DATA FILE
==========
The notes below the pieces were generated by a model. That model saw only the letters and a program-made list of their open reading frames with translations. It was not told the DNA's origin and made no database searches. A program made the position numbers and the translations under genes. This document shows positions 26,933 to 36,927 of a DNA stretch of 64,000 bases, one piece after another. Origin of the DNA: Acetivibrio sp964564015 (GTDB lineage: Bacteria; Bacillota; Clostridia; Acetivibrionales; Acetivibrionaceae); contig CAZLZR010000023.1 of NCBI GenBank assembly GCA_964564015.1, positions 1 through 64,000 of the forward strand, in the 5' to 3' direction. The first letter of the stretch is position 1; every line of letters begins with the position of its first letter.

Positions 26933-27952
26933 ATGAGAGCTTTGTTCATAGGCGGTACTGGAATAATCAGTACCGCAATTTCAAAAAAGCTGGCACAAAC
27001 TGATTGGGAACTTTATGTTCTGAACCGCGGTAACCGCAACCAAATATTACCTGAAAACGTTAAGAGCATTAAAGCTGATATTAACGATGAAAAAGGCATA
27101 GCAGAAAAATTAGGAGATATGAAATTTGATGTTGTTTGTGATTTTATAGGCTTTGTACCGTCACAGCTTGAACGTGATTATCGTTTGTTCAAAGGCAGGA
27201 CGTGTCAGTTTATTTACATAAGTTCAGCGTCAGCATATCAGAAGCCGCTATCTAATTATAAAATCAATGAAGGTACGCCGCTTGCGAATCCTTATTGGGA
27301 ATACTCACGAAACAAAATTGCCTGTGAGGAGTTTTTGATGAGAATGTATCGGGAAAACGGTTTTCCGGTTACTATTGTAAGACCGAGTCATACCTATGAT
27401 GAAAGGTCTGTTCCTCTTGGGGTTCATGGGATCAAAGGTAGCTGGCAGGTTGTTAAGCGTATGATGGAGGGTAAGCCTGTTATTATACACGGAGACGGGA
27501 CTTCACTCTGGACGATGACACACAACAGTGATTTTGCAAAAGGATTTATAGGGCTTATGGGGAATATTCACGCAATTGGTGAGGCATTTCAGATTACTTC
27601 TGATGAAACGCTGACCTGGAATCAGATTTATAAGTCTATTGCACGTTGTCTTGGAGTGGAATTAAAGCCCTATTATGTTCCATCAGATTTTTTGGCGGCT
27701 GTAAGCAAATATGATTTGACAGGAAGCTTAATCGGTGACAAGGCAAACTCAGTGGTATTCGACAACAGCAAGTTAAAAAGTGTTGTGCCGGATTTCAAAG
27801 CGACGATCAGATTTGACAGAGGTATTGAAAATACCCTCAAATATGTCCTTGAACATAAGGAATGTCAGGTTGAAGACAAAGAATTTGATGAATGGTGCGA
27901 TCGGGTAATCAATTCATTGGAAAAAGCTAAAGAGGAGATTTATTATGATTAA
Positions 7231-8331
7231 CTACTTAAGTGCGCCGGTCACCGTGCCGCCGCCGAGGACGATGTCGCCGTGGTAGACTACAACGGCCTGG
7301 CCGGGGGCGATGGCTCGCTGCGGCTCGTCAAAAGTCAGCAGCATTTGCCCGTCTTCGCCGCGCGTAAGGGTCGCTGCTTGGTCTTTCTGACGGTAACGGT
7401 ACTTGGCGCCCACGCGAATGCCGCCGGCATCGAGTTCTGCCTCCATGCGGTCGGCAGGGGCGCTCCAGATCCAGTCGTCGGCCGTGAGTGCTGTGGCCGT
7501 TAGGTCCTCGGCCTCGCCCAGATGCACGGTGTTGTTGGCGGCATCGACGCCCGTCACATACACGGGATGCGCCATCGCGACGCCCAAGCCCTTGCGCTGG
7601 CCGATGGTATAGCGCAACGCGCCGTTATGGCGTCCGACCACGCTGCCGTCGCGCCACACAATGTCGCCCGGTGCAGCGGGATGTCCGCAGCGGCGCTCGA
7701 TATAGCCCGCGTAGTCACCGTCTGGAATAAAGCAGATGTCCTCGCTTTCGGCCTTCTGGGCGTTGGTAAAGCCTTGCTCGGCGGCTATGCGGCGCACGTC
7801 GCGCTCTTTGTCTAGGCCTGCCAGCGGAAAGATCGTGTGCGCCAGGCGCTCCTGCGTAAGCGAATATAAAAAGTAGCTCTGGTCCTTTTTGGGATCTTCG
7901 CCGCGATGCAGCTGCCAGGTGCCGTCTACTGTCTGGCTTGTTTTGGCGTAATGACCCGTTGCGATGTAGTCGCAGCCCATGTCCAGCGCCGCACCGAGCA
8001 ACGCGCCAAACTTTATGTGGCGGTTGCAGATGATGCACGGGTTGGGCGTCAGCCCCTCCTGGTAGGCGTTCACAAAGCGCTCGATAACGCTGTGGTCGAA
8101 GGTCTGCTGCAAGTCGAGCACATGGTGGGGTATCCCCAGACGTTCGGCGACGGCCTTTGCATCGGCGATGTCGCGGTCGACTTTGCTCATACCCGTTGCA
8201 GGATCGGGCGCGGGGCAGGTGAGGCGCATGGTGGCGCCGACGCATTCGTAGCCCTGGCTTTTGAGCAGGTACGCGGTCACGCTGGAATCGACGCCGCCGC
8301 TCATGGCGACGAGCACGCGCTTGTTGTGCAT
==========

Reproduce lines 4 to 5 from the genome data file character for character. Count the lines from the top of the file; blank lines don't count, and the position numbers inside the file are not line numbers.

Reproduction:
27001 TGATTGGGAACTTTATGTTCTGAACCGCGGTAACCGCAACCAAATATTACCTGAAAACGTTAAGAGCATTAAAGCTGATATTAACGATGAAAAAGGCATA
27101 GCAGAAAAATTAGGAGATATGAAATTTGATGTTGTTTGTGATTTTATAGGCTTTGTACCGTCACAGCTTGAACGTGATTATCGTTTGTTCAAAGGCAGGA